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Three Co-Worker Anti-Patterns

Published 9/26/2018

In today's episode, we're talking about three anti-partners that you are probably experiencing or creating with your co-workers that you have learned, observed or emulated based on the people around us and specific behaviors that we can avoid to improve our relationships with our co-workers.

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Transcript (Generated by OpenAI Whisper)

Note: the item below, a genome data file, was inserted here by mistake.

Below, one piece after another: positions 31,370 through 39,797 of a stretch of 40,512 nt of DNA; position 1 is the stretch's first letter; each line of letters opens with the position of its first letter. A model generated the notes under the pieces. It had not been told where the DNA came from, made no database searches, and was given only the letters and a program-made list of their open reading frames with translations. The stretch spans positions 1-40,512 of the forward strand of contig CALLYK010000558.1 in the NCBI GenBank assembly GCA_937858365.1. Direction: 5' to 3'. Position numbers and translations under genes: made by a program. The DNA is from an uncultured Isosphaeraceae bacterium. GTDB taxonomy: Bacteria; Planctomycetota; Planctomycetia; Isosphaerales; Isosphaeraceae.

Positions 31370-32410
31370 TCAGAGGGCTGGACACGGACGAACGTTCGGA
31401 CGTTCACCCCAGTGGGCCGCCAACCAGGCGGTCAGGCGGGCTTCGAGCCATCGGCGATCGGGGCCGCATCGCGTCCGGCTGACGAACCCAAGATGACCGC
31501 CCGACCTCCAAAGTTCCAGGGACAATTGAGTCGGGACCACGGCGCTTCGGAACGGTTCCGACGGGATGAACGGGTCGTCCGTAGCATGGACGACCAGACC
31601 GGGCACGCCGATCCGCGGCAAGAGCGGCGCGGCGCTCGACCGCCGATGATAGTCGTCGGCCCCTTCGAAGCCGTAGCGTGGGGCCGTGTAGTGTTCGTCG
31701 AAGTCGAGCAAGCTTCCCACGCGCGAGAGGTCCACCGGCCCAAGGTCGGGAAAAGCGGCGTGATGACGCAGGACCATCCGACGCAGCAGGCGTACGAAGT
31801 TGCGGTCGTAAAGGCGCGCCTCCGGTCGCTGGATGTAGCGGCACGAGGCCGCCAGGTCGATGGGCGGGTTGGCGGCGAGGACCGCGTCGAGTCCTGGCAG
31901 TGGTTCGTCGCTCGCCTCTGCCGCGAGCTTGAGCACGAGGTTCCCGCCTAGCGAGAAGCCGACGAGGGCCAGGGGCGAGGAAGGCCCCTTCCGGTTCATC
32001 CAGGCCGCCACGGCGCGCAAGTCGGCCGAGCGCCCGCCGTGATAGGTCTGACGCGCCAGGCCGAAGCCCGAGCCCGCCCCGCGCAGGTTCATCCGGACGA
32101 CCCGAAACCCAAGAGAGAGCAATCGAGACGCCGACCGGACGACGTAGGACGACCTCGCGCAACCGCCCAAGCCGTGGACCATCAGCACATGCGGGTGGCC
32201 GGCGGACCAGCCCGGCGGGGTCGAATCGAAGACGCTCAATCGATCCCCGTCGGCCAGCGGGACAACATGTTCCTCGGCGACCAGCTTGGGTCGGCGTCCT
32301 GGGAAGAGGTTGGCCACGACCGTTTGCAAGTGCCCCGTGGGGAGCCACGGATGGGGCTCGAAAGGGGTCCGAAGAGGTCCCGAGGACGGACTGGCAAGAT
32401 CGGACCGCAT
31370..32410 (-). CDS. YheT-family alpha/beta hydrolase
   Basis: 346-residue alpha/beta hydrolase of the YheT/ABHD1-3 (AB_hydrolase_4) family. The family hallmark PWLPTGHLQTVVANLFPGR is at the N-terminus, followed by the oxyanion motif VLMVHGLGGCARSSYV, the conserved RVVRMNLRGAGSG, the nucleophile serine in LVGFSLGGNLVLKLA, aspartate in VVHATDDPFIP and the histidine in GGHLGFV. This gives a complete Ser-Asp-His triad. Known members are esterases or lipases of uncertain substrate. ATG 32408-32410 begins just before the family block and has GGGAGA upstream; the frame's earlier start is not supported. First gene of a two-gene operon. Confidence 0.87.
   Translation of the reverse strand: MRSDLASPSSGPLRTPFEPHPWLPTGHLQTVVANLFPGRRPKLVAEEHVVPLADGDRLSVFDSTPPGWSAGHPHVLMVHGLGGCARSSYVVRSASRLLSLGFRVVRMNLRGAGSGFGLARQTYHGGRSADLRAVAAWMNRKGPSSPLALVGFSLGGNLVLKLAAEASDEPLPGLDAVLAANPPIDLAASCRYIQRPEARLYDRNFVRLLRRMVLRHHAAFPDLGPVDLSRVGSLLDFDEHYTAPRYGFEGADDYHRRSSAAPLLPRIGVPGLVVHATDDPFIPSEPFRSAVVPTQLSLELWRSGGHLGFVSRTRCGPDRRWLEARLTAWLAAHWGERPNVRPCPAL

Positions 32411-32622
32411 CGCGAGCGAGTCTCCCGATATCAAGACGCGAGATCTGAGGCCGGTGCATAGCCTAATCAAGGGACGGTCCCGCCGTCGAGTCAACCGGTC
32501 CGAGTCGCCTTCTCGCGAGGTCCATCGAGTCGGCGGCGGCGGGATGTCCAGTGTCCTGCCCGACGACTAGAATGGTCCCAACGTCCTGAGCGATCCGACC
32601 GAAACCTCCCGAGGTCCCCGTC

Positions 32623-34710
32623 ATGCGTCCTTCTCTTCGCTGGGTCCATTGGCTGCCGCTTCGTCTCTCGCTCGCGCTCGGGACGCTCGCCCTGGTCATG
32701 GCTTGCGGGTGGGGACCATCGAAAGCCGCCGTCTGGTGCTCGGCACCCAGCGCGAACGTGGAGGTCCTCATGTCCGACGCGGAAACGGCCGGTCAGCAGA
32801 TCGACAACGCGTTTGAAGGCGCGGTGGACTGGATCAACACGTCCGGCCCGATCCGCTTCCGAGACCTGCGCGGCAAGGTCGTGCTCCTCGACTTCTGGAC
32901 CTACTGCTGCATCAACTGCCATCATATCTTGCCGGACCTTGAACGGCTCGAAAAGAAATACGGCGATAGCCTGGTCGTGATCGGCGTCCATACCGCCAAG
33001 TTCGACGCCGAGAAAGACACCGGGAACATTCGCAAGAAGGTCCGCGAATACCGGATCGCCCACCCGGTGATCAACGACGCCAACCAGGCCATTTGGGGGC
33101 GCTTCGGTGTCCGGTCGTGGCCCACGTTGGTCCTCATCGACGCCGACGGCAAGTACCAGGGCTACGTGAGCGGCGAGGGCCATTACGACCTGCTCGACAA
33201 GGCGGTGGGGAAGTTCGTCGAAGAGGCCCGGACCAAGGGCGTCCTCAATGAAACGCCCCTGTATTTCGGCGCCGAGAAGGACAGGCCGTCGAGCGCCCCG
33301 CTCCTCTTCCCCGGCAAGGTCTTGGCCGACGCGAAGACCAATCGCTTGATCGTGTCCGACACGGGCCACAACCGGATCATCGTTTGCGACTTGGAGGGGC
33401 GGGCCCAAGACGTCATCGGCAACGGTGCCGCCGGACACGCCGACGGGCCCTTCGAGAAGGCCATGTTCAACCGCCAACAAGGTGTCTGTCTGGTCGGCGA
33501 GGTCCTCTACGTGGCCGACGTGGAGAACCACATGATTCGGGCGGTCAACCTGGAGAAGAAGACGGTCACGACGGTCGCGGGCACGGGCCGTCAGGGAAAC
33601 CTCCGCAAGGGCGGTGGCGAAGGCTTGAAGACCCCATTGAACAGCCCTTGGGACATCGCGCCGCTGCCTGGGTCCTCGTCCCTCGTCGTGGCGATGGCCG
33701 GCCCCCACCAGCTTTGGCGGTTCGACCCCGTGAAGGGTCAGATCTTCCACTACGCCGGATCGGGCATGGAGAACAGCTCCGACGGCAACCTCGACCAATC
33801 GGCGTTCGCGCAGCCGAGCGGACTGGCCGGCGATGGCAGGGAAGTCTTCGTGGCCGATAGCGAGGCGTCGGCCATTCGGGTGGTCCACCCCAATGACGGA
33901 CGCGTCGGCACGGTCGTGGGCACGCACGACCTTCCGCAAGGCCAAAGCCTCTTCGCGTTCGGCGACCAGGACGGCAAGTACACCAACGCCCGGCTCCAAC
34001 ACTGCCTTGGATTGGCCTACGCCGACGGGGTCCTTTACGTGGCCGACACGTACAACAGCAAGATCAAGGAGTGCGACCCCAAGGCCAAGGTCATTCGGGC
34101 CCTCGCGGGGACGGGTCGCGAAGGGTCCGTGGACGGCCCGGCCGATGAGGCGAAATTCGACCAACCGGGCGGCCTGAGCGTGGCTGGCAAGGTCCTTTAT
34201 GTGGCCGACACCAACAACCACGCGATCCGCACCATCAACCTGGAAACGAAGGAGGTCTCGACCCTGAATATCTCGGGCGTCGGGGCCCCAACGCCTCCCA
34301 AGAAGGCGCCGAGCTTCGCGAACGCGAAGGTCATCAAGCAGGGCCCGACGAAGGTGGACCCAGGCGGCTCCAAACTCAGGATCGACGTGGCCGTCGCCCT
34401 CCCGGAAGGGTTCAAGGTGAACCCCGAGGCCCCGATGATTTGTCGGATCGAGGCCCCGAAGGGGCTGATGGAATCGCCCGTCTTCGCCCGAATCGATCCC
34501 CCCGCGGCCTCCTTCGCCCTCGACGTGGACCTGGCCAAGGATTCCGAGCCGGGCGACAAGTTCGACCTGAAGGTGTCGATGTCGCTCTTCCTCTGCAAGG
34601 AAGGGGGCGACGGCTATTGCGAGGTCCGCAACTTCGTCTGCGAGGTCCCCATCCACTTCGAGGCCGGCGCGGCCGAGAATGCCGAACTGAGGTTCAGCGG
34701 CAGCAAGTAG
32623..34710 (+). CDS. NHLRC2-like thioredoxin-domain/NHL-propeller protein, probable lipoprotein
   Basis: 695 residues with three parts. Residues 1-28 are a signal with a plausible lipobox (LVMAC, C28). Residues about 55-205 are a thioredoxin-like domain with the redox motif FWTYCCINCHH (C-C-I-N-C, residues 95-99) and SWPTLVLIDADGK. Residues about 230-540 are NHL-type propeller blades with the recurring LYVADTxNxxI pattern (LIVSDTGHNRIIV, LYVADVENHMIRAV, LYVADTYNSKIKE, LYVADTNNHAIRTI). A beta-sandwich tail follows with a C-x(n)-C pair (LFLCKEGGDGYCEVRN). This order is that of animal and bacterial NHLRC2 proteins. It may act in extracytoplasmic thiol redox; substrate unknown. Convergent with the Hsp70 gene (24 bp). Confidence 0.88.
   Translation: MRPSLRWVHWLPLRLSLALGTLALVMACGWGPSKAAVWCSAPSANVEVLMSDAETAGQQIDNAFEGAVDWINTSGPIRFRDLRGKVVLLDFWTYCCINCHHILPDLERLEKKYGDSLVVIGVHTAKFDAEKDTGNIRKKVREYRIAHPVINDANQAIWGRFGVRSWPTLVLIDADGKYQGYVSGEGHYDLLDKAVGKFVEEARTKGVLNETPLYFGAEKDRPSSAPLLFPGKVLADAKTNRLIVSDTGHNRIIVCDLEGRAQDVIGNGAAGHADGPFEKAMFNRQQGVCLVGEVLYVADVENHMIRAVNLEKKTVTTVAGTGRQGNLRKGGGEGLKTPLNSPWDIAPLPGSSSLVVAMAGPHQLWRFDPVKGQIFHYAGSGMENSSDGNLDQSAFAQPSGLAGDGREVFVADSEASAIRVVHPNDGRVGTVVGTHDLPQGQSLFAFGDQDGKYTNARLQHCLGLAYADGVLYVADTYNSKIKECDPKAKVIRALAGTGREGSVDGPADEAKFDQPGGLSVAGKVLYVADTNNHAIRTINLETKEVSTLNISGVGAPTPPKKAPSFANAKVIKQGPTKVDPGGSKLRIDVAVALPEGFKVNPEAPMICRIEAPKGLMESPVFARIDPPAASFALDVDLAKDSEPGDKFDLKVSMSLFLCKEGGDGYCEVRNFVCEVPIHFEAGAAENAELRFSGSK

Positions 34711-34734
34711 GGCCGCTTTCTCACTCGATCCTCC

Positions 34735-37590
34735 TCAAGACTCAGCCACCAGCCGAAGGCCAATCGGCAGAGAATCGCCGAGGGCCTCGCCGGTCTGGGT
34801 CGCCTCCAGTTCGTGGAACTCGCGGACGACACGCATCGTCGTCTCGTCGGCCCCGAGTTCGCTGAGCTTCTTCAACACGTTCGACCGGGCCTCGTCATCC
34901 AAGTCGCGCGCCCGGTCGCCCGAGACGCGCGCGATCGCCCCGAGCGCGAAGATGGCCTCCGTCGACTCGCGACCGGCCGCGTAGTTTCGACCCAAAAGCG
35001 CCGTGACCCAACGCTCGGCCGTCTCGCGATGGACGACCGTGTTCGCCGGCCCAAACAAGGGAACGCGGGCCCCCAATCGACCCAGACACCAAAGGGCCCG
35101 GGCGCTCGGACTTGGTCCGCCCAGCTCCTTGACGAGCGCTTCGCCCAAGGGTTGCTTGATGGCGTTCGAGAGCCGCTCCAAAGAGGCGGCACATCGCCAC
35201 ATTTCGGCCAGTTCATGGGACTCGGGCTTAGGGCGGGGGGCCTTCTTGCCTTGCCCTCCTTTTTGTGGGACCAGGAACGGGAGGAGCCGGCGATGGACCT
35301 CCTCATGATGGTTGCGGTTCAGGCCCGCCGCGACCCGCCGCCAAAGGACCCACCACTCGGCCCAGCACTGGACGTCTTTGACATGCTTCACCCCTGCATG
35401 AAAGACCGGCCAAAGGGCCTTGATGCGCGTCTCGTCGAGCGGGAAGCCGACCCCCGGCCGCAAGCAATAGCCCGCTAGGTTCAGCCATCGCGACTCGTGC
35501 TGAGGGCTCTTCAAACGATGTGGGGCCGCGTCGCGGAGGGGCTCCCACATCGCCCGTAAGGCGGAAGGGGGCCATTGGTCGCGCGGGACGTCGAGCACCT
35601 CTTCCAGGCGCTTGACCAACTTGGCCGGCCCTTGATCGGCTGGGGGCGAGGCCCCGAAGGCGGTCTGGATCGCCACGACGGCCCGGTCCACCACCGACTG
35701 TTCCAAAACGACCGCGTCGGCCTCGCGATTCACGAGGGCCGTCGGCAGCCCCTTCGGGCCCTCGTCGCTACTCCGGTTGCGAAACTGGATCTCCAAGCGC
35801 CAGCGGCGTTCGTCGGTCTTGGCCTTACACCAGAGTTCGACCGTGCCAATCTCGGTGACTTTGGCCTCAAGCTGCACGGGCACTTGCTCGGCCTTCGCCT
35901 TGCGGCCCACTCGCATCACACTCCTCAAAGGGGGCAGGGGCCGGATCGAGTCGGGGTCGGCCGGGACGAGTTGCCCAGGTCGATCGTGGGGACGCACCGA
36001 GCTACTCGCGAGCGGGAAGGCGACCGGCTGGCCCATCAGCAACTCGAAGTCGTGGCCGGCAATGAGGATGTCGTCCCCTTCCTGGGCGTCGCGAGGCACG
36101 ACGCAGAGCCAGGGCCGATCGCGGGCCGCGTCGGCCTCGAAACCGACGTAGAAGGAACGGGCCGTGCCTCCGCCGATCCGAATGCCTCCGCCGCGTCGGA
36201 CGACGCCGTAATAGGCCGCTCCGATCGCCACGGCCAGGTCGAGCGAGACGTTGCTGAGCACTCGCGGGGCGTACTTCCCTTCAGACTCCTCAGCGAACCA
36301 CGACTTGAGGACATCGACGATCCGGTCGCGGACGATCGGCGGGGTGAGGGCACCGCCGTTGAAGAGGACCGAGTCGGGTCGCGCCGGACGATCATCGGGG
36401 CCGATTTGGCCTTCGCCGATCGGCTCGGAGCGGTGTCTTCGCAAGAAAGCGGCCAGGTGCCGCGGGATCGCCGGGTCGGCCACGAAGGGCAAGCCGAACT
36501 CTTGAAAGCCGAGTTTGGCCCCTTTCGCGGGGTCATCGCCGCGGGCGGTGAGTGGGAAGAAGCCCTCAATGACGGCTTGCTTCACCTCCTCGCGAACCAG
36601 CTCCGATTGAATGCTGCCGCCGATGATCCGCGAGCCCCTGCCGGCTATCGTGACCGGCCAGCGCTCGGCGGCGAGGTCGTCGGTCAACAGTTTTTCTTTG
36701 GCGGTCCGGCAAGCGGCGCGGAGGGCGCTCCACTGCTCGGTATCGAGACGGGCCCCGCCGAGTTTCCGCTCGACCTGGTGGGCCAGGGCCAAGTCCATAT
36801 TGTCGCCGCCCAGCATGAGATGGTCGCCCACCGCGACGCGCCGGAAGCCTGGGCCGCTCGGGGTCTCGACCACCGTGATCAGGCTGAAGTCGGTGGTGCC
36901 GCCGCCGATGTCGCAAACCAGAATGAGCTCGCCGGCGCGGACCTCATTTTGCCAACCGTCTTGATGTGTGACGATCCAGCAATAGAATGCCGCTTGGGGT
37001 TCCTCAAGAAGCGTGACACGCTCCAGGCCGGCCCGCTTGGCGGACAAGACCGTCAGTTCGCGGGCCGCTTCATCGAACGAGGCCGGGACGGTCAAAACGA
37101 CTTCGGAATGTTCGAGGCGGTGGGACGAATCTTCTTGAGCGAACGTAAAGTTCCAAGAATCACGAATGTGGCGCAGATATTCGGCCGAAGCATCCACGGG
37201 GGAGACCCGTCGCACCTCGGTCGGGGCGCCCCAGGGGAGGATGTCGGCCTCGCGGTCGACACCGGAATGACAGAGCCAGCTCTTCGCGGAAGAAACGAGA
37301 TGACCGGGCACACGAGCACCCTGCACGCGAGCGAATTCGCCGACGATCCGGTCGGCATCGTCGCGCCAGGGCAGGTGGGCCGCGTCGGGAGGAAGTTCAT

For much of your career, you're going to be focused on the aspects of being a programmer that produce code, the ideas of adopting a language or framework or an ideology or enacting some kind of best practice as a developer. We can discuss in terms of the product that we create. And while this shouldn't be ignored, we can think further. We can think beyond just the things that we make and more specifically, we can think about the people that we make them with. In today's episode, we're discussing anti-patterns. Specifically, we're going to discuss three anti-patterns that you are probably either experiencing or participating in with your co-workers. My name is Jonathan Cutrell and you're listening to Developer Tea. My goal on this show is to help driven developers like you connect to your career purpose so you can do better work and have a positive influence on the people around you. And that's exactly what this episode is about, having a positive influence on the people around you, not a negative one. And so we often develop habits either because we've learned them throughout our earlier life experiences. We've observed them. Maybe we've emulated that people around us and maybe we have developed them because of some kind of sense of protection. There's all sorts of reasons that humans act the way that they do. In today's episode, we're going to talk about specific behaviors that you can avoid to improve the relationship that you have with your co-workers. And before we get started, we don't have a sponsor for today's episode. But in lieu of us not having a sponsor, I encourage you while you're listening to this episode before it's over. And by the way, it will be over pretty quickly because our episodes are pretty short on the show, encourage you to pull out your phone or whatever device you're listening to this podcast on and subscribe. This is the best way to make sure you don't miss out on future episodes like this one. Okay, let's jump straight into these three anti-patterns of co-worker relationships. Number one, labeling. This is something that we haven't really talked very much about on the show. We have talked about the pitfalls of stereotyping and why it's so important to avoid stereotyping as developers. But I want to talk to you about this other behavior. And it's called labeling. It's very simple. It is the idea that you can reduce a person to a single dimension and then give that dimension some kind of signifier, some label. Now, it's not always as simple as giving somebody a single word label like nerd, for example. This is obviously a bad idea. And hopefully we've come past this in our culture, our collective kind of conscience as a culture. But it goes beyond that. It goes beyond that to even labeling people, things that we think are good. We may label somebody the UI expert on the team. This is the way that we describe them. And it may feel like a way of providing a sense of deference, a positive label for someone else. Now, here's the problem. Of course, it is exacerbated when that label denotes something negative. But people are not when dimensional. Developers are not when dimensional. When your skill sets, in fact, perhaps even mostly your skill sets are not when dimensional. Furthermore, as we grow in our careers, most people have aspirations. And those aspirations tend to be relatively complex. Their interests tend to be relatively complex. And so when you apply a single dimension label to another person, you've essentially created a relationship that is limited. In other words, that person is not going to see you as their advocate. They're going to see you as someone who will use them in a very specific narrow role. Of course, this has to be balanced. If you have a title in your job or if you do have a specific role in your job, then it's reasonable to expect some level of specificity. But in normal conversation, especially when you're not formalizing these discussions, for example, if you're formalizing it in a pitch where you're showing everybody's titles, instead, if this is just over lunch, for example, and you reduce somebody's identity down to this single dimension. Even if it's a good thing in your mind, even if they're incredibly skilled, and even if they like that thing and they accept that label, this is still limiting the complexity and the multidimensional reality that is that person's experience as a human being. Now this isn't to say that you have to go and apply all of those labels to that person. You don't have to know everything about a person. You don't have to understand all of their skillsets. You don't have to understand all of their interests. But what you do need to do, and this is backed up by research, a healthy perspective on coworkers begins with the perspective that that person's personality is not fixed. Their interests are not fixed. Their skillsets are not fixed. Their person's experiences are changing all of the time. Their perspectives are changing all of the time. So this other person that you encounter on a regular basis is a complex human being, and developing a healthy respect for the complexity of all of your coworkers is a baseline for creating better relationships. So that is anti-pattern number one, and it's a big one, labeling. When you do the opposite of labeling, the kind of antidote for the anti-pattern of labeling is instead to ask questions, ask the person that you otherwise would be labeling to introduce themselves, to tell you what they're interested in. If you give up the floor, and instead of making this an opportunity for you to prove your insight into that person, instead give them the floor. Allow the other person to speak for themselves. It says powerful implications, and this doesn't necessarily mean that you have to put them on the spot that's not the point here. Instead, the idea here is to provide the respect of believing that someone else has a complex personality that can't be reduced to a single dimension. Okay, let's move on to anti-pattern number two, and that is something I'm calling iceberg criticisms. This is a very simple concept, and most of us have probably experienced this. If you are a developer especially, and you've gotten into conversations with people about various types of technology, then you've probably experienced this kind of weird phenomenon, where a developer will disagree and then not tell you the reasons they disagree. This iceberg criticism, I'm calling it iceberg criticism, because it's like you've seen only a very small part of why that person has an issue, let's say, with a particular practice, a pattern that someone's using, a way of going about the process of programming. They share only enough for you to know that they disagree, that they're kind of on the opposite side of the fence. In the name of, for example, avoiding an argument, often people won't detail why it is that they disagree. The problem with this is not that you have disagreements. Disagreements are healthy, they're important, and it's important to work through them. The problem is that if you begin down this road of having these iceberg criticisms, and people are going to see you as generally contrarian, and on top of that, you're not providing a better way. The first problem of being generally contrarian is that very few people are going to seek out your advice. In fact, they will likely start to avoid you. If you have only criticism and no alternative advice, of course, a better way here is to provide reasonable criticism when you have good reasons to back it up, when you have experiences, for example, but also to recognize that those criticisms that you're bringing to the table are your opinions. If you come to the table and you have entirely disagreed with other people, and you won't tell them why, versus coming to the table and saying, I have a different opinion than you. Here's what I've experienced. This is a much more open conversation. People are much more likely to engage with you, and you're much more likely to be able to affect positive change. The absolutely most important piece of advice I can give you when dealing with criticisms and sharing criticisms is that you must be open to hearing other people's opinions. Not only open to hearing their opinions, but also considering whether their way could be better than your way. Most of the time, the answer in these kinds of arguments is that neither one of you is necessarily right or wrong. There's just different approaches, different ways of getting things done. And more specifically, different ways of doing things, given different contexts. We've talked about this a lot on the show, and trying to create black and white arguments, this is something that iceberg criticisms does. It says that I see this issue as black. This issue that you're saying is mostly white, I see it as black, but I don't want to discuss it. I don't want to get into it. This comes across as arrogant. It comes across as if you're not really open to discussing your opinions, and you're certainly not open to changing your opinions. This is a very bad habit to get into as we've already discussed. So I encourage you to instead approach with openness and a willingness. If you're going to share your criticisms, your disagreements, a willingness to provide an alternative. Okay, let's move on to number three, the third anti-pattern when dealing with co-workers. In today's episode, we're going to talk about a third anti-pattern called the protagonist obsession, the protagonist obsession. The idea of this anti-pattern is that in every conversation, you make yourself the protagonist. If you're not familiar with the term, the protagonist is the person at the center of the story, the hero in the story. We've all experienced this person, and we all know what it feels like to have a conversation with this person. Anytime you make a comment or tell a story, this person doesn't chime in to comment on your experience. Instead, they turn around and they tell a story that is somehow related to yours, but about themselves. Very often, this person is also guilty of another kind of bonus anti-pattern for today's episode, and that is one-upping. Telling a story that is equally or even more unbelievable or interesting or impressive than your story. This anti-pattern is very easy to fall into because it seems like you're participating in conversation. It seems like you're being social. It feels like you're actually interacting with your co-workers. The problem is that you've turned the spotlight on yourself at every opportunity that you have. The antidote to this anti-pattern is to ask questions, surprisingly, if you have noticed all three of these anti-patterns have been about making everything about yourself, about your own beliefs, about your own stories. When instead, you turn your interest from yourself to someone else. This fulfills a fundamental need for human connection. It is that you're actually interested in the people around you. Instead of only being self-interested, you're interested in the well-being of your co-workers. You're interested in understanding them as people. Ultimately, these anti-patterns can be very difficult to avoid, and we all will fail from time to time. It's important to remind ourselves on a regular basis that the people around us have their own experiences. They have their own desires, their complex human beings. We can't reduce them to a single dimension. We have to recognize that other people's beliefs and experiences are valid like our own. We have to remember that our story is not the only story that matters. I encourage you to take a moment and think about your co-workers. Each time that you interact with your co-workers, try to learn something about them. Instead of approaching every day as if your co-workers are just extras in the movie that you're starring in, imagine what it would be like if you were the supporting character. Thank you so much for listening to today's episode. I encourage you once again to subscribe if you've enjoyed this episode. You will probably like more episodes and we do three of these a week. So it's easy to get behind. It's easy to forget to subscribe. Go into whatever podcasting app you're using right now and subscribe. Thank you so much for listening and until next time, enjoy your tea.